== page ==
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dc.contributor.authorVanky, Anthony P.
dc.contributor.authorVerma, Santosh K.
dc.contributor.authorCourtney, Theodore K.
dc.contributor.authorSanti, Paolo
dc.contributor.authorRatti, Carlo
dc.date2022-08-11T08:09:48.000
dc.date.accessioned2022-08-23T16:43:53Z
dc.date.available2022-08-23T16:43:53Z
dc.date.issued2017-12-01
dc.date.submitted2017-12-04
dc.identifier.citationPrev Med Rep. 2017 Jul 27;8:30-37. doi: 10.1016/j.pmedr.2017.07.002. eCollection 2017 Dec. <a href="https://doi.org/10.1016/j.pmedr.2017.07.002">Link to article on publisher's site</a>
dc.identifier.issn2211-3355 (Linking)
dc.identifier.doi10.1016/j.pmedr.2017.07.002
dc.identifier.pmid28831371
dc.identifier.urihttp://hdl.handle.net/20.500.14038/40390
dc.description.abstractWe examined the association between meteorological (weather) conditions in a given locale and pedestrian trips frequency and duration, through the use of locative digital data. These associations were determined for seasonality, urban microclimate, and commuting. We analyzed GPS data from a broadly available activity tracking mobile phone application that automatically recorded 247,814 trips from 5432 unique users in Boston and 257,697 trips from 8256 users in San Francisco over a 50-week period. Generally, we observed increased air temperature and the presence of light cloud cover had a positive association with hourly trip frequency in both cities, regardless of seasonality. Temperature and weather conditions generally showed greater associations with weekend and discretionary travel, than with weekday and required travel. Weather conditions had minimal association with the duration of the trip, once the trip was initiated. The observed associations in some cases differed between the two cities. Our study illustrates the opportunity that emerging technology presents to study active transportation, and exposes new methods to wider consideration in preventive medicine.
dc.language.isoen_US
dc.relation<p><a href="http://www.ncbi.nlm.nih.gov/entrez/query.fcgi?db=pubmed&cmd=Retrieve&list_uids=28831371&dopt=Abstract">Link to Article in PubMed</a></p>
dc.relation.urlhttps://www.ncbi.nlm.nih.gov/pmc/articles/PMC5555086/
dc.rights© 2017 The Authors. Published by Elsevier Inc. This is an open access article under the CC BY-NC-ND license (http://creativecommons.org/licenses/by-nc-nd/4.0/).
dc.rights.urihttp://creativecommons.org/licenses/by-nc-nd/4.0/
dc.subjectBig data
dc.subjectEmerging technology
dc.subjectLocative data
dc.subjectMicroclimates
dc.subjectMobile phones
dc.subjectPedestrian activity
dc.subjectSpatial behavior
dc.subjectWalking
dc.subjectWeather
dc.subjectWeather conditions and active transportation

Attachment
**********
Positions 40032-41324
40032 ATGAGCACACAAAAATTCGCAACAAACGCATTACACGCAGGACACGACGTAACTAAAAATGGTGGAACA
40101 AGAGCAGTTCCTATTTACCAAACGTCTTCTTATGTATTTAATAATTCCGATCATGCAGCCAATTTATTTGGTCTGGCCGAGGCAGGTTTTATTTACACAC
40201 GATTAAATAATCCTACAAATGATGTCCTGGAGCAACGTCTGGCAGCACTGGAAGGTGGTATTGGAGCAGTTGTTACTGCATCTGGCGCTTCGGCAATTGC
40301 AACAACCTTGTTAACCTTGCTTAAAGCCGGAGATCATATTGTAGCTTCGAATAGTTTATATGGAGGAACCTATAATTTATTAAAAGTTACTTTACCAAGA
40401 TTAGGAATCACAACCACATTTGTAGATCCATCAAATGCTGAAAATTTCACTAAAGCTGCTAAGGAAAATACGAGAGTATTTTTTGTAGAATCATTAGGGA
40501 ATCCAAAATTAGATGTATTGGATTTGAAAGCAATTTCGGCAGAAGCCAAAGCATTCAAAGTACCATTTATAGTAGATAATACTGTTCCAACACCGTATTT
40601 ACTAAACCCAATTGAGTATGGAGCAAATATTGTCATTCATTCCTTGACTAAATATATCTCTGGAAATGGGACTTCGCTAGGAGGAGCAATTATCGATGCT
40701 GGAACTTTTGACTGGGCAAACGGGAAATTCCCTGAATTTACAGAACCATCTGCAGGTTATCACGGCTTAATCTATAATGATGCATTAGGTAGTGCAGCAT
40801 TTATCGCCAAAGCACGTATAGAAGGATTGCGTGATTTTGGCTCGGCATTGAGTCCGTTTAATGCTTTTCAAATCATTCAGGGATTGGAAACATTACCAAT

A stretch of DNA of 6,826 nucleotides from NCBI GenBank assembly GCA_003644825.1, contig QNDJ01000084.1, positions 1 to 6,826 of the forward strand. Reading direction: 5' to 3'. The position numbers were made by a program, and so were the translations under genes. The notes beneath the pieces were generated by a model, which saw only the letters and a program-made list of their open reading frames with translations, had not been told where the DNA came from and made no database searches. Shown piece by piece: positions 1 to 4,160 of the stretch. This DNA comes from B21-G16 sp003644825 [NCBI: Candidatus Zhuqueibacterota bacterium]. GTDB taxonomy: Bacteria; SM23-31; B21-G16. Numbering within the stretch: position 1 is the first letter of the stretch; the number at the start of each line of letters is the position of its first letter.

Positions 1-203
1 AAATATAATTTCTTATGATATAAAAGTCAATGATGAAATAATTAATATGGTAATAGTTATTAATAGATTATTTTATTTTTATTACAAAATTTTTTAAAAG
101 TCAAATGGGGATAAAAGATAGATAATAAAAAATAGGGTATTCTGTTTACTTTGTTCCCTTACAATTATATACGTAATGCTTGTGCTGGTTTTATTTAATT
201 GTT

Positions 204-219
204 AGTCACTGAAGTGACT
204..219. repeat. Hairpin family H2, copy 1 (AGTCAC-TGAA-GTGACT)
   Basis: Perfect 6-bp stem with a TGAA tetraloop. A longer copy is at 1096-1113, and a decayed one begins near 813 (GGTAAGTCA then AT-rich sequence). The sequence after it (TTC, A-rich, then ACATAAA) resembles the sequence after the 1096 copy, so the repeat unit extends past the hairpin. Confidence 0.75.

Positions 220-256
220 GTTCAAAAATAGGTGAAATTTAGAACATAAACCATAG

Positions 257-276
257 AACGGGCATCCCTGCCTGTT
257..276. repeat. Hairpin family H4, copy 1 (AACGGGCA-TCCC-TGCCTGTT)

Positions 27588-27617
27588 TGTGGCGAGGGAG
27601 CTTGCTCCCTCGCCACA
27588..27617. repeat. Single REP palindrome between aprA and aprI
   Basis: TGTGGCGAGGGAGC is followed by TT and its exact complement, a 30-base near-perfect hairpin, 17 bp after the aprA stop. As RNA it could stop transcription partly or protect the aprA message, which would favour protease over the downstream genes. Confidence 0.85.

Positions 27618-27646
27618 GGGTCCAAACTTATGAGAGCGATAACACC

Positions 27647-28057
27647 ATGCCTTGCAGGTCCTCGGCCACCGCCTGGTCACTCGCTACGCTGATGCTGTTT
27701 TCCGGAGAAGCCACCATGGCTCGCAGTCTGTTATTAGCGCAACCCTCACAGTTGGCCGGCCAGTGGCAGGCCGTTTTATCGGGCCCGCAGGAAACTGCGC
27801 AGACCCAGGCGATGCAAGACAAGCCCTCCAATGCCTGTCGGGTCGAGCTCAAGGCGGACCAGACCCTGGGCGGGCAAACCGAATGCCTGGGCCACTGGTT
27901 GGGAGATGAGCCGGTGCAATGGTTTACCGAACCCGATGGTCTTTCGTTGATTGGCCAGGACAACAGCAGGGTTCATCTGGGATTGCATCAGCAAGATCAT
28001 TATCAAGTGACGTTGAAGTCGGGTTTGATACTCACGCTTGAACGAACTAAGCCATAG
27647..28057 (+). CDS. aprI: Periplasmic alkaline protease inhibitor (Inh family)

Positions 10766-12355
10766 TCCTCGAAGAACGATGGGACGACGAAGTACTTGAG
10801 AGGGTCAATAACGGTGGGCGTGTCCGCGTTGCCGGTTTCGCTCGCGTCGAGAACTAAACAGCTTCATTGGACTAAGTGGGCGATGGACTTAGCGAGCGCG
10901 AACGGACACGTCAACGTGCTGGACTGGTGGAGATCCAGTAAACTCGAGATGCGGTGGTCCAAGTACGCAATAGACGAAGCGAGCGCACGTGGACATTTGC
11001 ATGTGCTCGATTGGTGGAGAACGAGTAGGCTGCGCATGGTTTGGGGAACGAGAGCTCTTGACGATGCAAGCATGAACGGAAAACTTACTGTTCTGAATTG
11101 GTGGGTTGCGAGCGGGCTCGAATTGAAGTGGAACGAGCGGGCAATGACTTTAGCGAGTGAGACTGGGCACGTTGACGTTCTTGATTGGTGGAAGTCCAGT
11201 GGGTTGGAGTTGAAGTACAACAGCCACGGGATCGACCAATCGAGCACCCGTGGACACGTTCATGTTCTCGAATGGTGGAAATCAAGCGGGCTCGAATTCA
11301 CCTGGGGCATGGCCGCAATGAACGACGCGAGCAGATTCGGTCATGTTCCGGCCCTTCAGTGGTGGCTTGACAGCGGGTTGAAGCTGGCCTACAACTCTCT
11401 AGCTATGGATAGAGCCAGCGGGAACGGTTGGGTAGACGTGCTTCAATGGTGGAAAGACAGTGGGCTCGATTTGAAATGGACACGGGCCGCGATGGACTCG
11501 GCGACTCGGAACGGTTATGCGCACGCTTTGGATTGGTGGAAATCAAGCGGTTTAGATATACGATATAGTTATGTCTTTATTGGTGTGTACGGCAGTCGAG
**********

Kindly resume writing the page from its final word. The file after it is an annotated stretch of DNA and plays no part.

dc.subjectBehavior and Behavior Mechanisms
dc.subjectCommunity Health and Preventive Medicine
dc.subjectPreventive Medicine
dc.titleEffect of weather on pedestrian trip count and duration: City-scale evaluations using mobile phone application data
dc.typeJournal Article
dc.source.journaltitlePreventive medicine reports
dc.source.volume8
dc.identifier.legacyfulltexthttps://escholarship.umassmed.edu/cgi/viewcontent.cgi?article=4205&amp;context=oapubs&amp;unstamped=1
dc.identifier.legacycoverpagehttps://escholarship.umassmed.edu/oapubs/3197
dc.identifier.contextkey11190127
refterms.dateFOA2022-08-23T16:43:53Z
html.description.abstract<p>We examined the association between meteorological (weather) conditions in a given locale and pedestrian trips frequency and duration, through the use of locative digital data. These associations were determined for seasonality, urban microclimate, and commuting. We analyzed GPS data from a broadly available activity tracking mobile phone application that automatically recorded 247,814 trips from 5432 unique users in Boston and 257,697 trips from 8256 users in San Francisco over a 50-week period. Generally, we observed increased air temperature and the presence of light cloud cover had a positive association with hourly trip frequency in both cities, regardless of seasonality. Temperature and weather conditions generally showed greater associations with weekend and discretionary travel, than with weekday and required travel. Weather conditions had minimal association with the duration of the trip, once the trip was initiated. The observed associations in some cases differed between the two cities. Our study illustrates the opportunity that emerging technology presents to study active transportation, and exposes new methods to wider consideration in preventive medicine.</p>
dc.identifier.submissionpathoapubs/3197
dc.contributor.departmentDepartment of Family Medicine and Community Health
dc.source.pages30-37


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© 2017 The Authors. Published by Elsevier Inc. This is an open access article under the CC BY-NC-ND license (http://creativecommons.org/licenses/by-nc-nd/4.0/).
Except where otherwise noted, this item's license is described as © 2017 The Authors. Published by Elsevier Inc. This is an open access article under the CC BY-NC-ND license (http://creativecommons.org/licenses/by-nc-nd/4.0/).